What's a parenting rule you should break and why?

17  Answers

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Please feel free to ignore the following parenting rule: Enjoy every moment! It goes so by quickly. Because I can almost GUARANTEE you that there will be days with your children you do not enjoy.

All-family stomach virus day? Not enjoyable. My kids coated the brand new couch we saved for over a year for in Sharpie day? I give you permission to go ahead and despise this day. My child learns to scream the word "NO" at top volume? Go ahead and take a week off from enjoying parenthood when this happens.

If you take the pressure off yourself to delight in every single instant of your childrens' existences you'll be a better parent and a saner human. And there will be plenty of moments to enjoy, don't worry. Just not 'My kids have learned how to open the refrigerator and have now hidden broken eggs all over the house' day. That day's gonna be really, really bad. Be warned.

http://www.shortfatdictator.com

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That everything my kids do or create is a brilliant masterpiece of wonderfulness.

I know what my kids are capable of, so I refuse to stand in rousing applause each time they press crayon to paper or run across the soccer field in the wrong direction.

Don't get me wrong: I'm not going all Crouching Tiger, Hidden Piano Mom on my kids. I'm supportive and encouraging and appreciative. I've never tossed a violin at anyone. I pinky swear.

But when they can do better? I know it. They know it. So I tell them to do better.

Earlier this year, my kids were making birthday cards for their uncle. They basically scribbled a smiley face and handed them to me. I took one look and said "Uhhh no. Try again, people". They typically spend hours a day making colorful ornate cards and posters for their stuffed animals, for goodness sake. Step it up a notch for a real Human Being, please.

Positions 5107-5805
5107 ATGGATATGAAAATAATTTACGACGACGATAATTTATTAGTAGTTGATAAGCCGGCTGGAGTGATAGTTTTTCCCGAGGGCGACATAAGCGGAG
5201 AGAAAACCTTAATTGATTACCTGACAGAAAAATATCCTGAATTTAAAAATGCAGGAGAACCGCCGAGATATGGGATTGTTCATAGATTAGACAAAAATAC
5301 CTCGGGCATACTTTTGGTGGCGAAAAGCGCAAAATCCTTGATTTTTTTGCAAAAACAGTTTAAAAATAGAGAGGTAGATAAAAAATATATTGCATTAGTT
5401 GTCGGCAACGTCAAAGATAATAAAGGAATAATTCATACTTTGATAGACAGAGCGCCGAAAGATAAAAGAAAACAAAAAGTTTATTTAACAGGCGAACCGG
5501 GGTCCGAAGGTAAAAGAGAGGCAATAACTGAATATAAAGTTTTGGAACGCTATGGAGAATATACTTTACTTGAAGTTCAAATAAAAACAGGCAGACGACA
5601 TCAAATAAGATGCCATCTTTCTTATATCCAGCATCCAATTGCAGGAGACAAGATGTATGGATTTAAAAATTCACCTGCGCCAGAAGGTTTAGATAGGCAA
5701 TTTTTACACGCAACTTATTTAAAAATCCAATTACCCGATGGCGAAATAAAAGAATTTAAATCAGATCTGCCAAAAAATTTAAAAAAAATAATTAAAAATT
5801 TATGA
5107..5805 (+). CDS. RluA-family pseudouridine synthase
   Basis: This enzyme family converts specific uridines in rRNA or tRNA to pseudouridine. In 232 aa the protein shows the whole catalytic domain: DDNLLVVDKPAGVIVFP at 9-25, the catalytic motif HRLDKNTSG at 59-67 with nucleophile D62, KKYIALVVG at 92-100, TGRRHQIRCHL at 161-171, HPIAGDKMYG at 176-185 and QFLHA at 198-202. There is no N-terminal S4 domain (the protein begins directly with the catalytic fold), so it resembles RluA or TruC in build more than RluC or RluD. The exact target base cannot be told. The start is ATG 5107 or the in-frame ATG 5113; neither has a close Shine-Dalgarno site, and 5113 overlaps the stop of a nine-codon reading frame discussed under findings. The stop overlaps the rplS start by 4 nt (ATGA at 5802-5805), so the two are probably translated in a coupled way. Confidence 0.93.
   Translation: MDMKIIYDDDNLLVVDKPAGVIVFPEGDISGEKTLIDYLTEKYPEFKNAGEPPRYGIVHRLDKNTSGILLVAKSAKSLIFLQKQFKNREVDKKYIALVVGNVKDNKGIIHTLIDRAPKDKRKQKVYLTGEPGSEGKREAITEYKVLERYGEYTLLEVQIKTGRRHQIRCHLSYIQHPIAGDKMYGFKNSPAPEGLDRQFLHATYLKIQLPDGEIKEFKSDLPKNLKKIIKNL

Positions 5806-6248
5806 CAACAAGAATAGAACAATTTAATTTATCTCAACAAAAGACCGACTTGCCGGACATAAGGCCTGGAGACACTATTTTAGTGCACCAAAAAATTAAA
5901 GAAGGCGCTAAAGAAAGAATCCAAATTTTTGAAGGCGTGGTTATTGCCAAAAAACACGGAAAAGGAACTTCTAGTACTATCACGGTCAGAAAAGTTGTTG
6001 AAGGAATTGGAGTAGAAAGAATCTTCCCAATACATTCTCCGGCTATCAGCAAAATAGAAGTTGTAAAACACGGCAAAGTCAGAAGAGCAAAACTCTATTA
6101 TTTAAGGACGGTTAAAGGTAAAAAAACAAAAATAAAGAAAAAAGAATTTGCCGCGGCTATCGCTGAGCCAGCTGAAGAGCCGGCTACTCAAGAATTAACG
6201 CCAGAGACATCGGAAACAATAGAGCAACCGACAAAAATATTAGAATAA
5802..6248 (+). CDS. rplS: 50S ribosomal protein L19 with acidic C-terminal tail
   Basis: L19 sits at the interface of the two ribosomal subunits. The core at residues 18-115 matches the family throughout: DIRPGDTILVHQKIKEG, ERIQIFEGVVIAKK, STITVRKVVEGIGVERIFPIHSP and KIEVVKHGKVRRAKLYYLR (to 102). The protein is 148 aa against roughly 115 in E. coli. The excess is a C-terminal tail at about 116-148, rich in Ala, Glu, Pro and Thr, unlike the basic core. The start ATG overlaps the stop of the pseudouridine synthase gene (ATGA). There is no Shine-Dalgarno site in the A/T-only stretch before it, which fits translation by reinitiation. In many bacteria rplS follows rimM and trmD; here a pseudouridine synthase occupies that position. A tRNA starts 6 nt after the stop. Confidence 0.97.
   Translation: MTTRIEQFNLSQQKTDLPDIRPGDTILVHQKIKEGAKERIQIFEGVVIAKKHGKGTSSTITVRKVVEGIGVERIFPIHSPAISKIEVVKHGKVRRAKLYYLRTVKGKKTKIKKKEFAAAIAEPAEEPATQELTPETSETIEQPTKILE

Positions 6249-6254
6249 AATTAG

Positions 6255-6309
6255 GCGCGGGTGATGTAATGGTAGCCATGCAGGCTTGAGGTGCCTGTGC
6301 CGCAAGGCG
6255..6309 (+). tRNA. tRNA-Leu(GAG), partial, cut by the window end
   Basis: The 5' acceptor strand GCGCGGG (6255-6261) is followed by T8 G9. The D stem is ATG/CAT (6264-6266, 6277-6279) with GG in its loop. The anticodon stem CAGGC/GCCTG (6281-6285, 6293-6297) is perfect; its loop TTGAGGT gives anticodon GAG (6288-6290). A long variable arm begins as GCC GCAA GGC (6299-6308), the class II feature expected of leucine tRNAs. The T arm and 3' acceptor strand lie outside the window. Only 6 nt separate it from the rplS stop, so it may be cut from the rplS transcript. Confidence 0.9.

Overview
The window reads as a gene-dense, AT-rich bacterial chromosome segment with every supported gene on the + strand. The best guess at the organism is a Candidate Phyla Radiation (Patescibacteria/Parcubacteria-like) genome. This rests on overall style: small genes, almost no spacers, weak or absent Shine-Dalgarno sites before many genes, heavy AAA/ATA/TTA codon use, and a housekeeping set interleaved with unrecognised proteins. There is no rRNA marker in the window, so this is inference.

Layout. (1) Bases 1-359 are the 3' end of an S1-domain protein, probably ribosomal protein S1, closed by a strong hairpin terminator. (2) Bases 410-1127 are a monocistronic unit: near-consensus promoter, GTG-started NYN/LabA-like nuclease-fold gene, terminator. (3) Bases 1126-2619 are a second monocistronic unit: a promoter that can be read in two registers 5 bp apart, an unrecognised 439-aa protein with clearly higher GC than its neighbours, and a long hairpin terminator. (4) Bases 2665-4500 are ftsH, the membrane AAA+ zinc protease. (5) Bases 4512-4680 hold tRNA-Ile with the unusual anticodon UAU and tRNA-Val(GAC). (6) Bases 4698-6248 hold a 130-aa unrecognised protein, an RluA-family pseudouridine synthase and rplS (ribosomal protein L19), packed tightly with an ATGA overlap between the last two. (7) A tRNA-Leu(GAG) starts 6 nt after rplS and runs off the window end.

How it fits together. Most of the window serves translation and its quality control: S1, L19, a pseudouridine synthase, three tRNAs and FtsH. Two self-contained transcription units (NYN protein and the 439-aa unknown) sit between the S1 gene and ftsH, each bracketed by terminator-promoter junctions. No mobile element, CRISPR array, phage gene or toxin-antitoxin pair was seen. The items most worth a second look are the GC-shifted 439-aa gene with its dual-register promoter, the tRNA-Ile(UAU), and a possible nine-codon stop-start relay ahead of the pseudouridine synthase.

I see no problem with building confidence in kids by telling them they did a good job at trying something new, even if they didn't do a superb job. Heck, they tried! That's awesome!

But when they are, in fact, good at doing something and just dialed it in? Or know how to write their name but only tack on a last initial out of laziness? Or simply don't want to clean their mess up and act like they don't know where the toy box is?

Gimme a break.

I'm happy to hug and support them, and my kids know I believe in them and are here to kiss boo-boos.

But they also need to know that They Can Do It On Their Own. They Can Do Better. I have faith in their abilities, and don't want them thinking that there's never room for improvement. These parents who think it is terrible to keep score at soccer games, or who argue with the Art teacher that their kid's splotches of paint are deserving of a college scholarship, or insist that their child is a genius at something when everyone else who hears/sees/smells the result is wondering "Does she see what WE see??" aren't letting their kids shine for the world, only for them. And that seems limiting, to me.

I'm not perfect, and don't expect them to be. I don't expect them to be The Greatest At Everything They Do. But we can all be a little better.

I know my kids are awesome. I just want them to prove it to themselves.

So I refuse to blow smoke up their butts. I'll leave that to their grandparents.

http://letmestartbysaying.wordpress.com/2011/06/26/lori-gottlieb-being-a-good-enough-mom/

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"Teach your children to self-soothe. Never rock them to sleep."

Soon you will sleep. Soon your children will brush their own teeth and comb their own hair and roll their eyes when you try to give them a good night kiss. But right now? Right now they still think you are awesome. Right now, they giggle when you read with funny voices and think you are the smartest person in the world